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The Daily Tar Heel

Proposed Franklin St. Hotel Popular at Public Hearing

Robert and Richard Capps, both of Greenville, submitted a request to the Chapel Hill Town Council for a special-use permit to begin construction on The Franklin, a 5-story, 66-room hotel with a parking lot and a meeting room.

Council member Pat Evans said the proposed building, to be located at the site of the abandoned Trailways Bus Station, will be brick and reconstituted stone with wooden windows.

Council member Jim Ward said the majority of comments made at the hearing were in favor of the plan and that well-known Chapel Hill business organizations, including the Chapel Hill-Carrboro Chamber of Commerce, endorsed the hotel.

"I was surprised and pleased that the hotel had support from a variety of constituencies that regularly disagree," Ward said. "It had overwhelming support of the Downtown Commission and the Chamber of Commerce."

Ward said residents of the Northside District and the historic district south of West Franklin Street also spoke in favor of the hotel.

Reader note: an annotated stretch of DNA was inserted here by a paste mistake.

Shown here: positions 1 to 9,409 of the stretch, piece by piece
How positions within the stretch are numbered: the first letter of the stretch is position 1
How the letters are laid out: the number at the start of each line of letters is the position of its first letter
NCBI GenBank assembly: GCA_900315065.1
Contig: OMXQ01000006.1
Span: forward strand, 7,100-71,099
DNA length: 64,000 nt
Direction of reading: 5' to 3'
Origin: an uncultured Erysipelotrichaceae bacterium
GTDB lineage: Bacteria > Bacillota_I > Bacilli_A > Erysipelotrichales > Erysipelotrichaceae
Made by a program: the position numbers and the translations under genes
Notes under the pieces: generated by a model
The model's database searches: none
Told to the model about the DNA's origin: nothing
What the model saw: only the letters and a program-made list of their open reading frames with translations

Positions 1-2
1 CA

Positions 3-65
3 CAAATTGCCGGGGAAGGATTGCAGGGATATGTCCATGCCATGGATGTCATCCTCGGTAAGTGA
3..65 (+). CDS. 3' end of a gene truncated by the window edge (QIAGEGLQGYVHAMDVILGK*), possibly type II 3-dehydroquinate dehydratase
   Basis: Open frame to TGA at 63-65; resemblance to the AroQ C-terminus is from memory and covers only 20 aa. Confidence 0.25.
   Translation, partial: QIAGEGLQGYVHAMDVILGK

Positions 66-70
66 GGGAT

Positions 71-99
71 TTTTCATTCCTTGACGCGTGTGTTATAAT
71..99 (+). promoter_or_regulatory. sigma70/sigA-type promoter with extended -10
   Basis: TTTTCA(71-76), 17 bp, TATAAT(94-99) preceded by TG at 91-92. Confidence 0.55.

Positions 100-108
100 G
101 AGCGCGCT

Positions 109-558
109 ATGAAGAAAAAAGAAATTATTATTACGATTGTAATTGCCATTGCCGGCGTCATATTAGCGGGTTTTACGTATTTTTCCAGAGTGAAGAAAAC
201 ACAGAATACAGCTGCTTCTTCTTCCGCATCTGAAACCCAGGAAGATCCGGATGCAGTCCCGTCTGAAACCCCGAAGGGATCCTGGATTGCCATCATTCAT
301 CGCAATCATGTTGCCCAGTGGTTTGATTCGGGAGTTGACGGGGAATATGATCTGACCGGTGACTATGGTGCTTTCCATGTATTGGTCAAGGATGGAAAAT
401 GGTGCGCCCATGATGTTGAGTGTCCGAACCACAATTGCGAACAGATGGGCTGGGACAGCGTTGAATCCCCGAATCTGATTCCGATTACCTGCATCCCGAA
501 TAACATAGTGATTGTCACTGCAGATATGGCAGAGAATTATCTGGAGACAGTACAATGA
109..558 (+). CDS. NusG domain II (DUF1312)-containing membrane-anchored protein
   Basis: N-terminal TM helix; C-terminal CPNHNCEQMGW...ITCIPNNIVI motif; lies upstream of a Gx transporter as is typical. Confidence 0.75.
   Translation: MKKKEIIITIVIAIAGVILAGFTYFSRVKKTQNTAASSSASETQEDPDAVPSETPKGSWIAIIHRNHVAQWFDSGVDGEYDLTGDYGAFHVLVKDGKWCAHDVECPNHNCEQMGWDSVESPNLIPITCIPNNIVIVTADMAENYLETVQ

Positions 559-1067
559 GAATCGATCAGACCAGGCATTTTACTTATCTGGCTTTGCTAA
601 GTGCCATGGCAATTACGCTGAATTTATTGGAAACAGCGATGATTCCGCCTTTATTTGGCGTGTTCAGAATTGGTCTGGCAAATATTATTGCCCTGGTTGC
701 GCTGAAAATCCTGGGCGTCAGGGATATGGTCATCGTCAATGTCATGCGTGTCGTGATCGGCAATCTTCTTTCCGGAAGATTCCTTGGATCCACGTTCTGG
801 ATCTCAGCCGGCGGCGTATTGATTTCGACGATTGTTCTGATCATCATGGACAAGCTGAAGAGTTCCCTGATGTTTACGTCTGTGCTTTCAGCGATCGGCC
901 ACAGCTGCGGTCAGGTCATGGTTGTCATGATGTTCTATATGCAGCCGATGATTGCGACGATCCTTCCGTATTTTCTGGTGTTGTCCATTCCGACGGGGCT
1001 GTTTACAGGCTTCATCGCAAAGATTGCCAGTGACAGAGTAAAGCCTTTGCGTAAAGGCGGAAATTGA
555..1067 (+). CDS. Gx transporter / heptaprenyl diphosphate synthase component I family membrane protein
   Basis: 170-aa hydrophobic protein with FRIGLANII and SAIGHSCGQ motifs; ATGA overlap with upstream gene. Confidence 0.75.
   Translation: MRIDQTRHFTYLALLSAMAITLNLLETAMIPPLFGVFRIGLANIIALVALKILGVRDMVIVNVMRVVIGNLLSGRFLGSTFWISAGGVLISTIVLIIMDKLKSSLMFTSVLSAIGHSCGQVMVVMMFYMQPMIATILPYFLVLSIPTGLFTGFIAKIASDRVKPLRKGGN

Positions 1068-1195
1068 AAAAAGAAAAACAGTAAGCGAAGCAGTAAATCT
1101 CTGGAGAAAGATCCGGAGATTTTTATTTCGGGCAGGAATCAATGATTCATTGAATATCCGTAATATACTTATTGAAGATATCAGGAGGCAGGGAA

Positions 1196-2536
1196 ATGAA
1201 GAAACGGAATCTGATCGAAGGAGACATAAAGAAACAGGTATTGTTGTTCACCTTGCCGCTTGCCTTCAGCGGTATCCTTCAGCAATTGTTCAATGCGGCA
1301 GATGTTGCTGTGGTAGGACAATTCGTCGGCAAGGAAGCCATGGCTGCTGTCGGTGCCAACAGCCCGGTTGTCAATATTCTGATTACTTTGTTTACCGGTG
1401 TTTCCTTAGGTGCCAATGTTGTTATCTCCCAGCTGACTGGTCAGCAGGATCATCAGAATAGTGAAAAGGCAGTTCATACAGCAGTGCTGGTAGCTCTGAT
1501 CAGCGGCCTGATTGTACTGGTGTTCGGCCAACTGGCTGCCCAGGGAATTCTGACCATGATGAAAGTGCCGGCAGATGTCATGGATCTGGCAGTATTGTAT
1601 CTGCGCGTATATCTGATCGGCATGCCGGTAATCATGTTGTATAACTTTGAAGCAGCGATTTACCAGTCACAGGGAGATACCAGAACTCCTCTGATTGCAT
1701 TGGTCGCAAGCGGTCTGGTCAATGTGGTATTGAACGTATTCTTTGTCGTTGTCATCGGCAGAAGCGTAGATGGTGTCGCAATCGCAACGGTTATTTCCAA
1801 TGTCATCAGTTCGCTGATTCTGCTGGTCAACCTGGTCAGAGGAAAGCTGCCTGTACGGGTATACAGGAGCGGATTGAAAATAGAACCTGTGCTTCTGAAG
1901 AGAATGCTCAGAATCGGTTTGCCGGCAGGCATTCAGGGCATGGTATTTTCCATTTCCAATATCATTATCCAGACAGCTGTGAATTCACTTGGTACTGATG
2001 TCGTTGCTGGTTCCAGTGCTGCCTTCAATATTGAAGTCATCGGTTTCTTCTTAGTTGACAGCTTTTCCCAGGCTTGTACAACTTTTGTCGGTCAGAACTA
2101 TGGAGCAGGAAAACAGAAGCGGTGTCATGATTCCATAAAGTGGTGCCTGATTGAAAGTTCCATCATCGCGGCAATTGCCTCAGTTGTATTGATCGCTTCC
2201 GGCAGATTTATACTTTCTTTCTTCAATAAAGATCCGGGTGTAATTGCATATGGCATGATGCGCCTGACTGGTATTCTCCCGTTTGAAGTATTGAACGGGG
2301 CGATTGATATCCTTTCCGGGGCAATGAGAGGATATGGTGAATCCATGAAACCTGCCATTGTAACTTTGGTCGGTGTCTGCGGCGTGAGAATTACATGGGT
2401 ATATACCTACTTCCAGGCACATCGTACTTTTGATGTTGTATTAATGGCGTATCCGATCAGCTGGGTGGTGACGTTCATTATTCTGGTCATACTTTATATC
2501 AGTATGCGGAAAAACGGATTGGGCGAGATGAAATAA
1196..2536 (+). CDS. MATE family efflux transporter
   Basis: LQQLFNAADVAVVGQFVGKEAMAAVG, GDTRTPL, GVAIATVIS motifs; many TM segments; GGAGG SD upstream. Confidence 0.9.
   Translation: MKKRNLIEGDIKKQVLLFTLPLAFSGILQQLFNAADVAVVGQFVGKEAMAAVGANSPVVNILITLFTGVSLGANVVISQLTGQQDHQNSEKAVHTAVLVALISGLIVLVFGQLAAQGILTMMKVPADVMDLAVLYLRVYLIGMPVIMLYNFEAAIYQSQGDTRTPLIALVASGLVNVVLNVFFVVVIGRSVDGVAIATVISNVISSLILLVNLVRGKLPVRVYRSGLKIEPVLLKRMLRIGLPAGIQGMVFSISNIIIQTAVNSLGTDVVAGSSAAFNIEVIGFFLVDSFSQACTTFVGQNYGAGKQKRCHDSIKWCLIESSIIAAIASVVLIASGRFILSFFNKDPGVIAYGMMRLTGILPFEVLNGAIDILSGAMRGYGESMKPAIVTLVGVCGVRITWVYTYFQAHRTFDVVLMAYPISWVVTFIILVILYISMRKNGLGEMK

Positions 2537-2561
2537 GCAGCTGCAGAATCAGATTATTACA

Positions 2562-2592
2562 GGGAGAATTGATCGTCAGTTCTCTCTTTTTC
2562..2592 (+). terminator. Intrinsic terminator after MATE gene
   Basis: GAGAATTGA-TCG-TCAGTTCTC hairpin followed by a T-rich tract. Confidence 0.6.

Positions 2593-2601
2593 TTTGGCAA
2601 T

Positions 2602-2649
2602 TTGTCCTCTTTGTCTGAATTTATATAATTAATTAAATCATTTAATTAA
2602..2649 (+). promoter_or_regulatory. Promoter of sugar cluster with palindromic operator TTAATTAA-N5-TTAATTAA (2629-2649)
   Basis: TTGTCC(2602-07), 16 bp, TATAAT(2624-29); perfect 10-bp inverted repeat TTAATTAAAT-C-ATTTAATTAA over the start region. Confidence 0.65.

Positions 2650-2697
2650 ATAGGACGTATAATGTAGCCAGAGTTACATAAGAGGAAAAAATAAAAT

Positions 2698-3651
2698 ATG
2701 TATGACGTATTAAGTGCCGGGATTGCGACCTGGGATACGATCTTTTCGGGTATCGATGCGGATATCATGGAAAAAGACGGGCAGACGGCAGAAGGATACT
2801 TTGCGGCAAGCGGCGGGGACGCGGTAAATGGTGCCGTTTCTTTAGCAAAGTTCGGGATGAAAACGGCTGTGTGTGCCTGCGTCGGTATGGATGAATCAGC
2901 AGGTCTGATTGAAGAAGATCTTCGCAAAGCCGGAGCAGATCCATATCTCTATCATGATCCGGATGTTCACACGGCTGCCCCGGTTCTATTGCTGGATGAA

Evans said the residents said the hotel could increase the downtown area's safety and services. "They basically thought that with more action with people and housing, the more likely we could get a grocery store downtown," she said.

Aaron Nelson, president of the Chamber of Commerce, said the hotel gained advocates because it will not have a restaurant. He predicts that hotel guests will use area restaurants and businesses.

"It will be a big boom for West Franklin Street and bridging the gap between East and West Franklin," Nelson said.

Ward said that even though he will not make his decision on the proposal until Nov. 12 at the council's regular business meeting, the land-use proposal seemed appropriate for the area.

"It does seem to be a type of land use that will give downtown a life around the clock, not just 8 a.m. to 5 p.m. or at football games," he said.

But Ward also said the scale of the five-story building was a concern for some. "People are concerned that it is too big."

But he said that because of the architecture of the building and the topography of the building site, pedestrians will only "feel" the first two stories of the building.

Evans said the hotel could be competition for hotels like the Carolina Inn and The Siena Hotel, but she said she does not consider it to be a big concern.

If the council approves the special-use permit on Nov. 12, Ron Horvath, the civil engineer for the hotel, said it could take up to five months to complete the permitting process. "Construction could take a year to 18-months, at a minimum."

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